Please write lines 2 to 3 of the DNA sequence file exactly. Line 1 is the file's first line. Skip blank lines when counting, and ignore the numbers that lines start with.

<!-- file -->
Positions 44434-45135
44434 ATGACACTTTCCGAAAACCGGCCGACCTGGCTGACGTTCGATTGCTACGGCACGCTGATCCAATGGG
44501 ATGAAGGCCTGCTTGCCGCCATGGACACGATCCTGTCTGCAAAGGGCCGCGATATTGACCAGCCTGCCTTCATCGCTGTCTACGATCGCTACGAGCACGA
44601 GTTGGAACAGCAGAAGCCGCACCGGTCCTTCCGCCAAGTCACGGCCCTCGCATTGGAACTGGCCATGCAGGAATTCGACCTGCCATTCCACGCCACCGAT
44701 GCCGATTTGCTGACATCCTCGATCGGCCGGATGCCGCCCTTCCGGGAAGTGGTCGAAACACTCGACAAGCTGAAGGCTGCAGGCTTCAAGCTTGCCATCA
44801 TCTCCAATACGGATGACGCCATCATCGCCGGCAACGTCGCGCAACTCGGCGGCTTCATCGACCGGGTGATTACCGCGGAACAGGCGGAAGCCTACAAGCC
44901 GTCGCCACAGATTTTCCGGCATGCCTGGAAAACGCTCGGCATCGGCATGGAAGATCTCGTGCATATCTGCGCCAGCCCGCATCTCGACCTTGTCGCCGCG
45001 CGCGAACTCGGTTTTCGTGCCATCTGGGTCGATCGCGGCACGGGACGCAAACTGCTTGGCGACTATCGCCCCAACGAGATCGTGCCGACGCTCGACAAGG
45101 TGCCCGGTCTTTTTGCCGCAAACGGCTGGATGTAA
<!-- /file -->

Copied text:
44434 ATGACACTTTCCGAAAACCGGCCGACCTGGCTGACGTTCGATTGCTACGGCACGCTGATCCAATGGG
44501 ATGAAGGCCTGCTTGCCGCCATGGACACGATCCTGTCTGCAAAGGGCCGCGATATTGACCAGCCTGCCTTCATCGCTGTCTACGATCGCTACGAGCACGA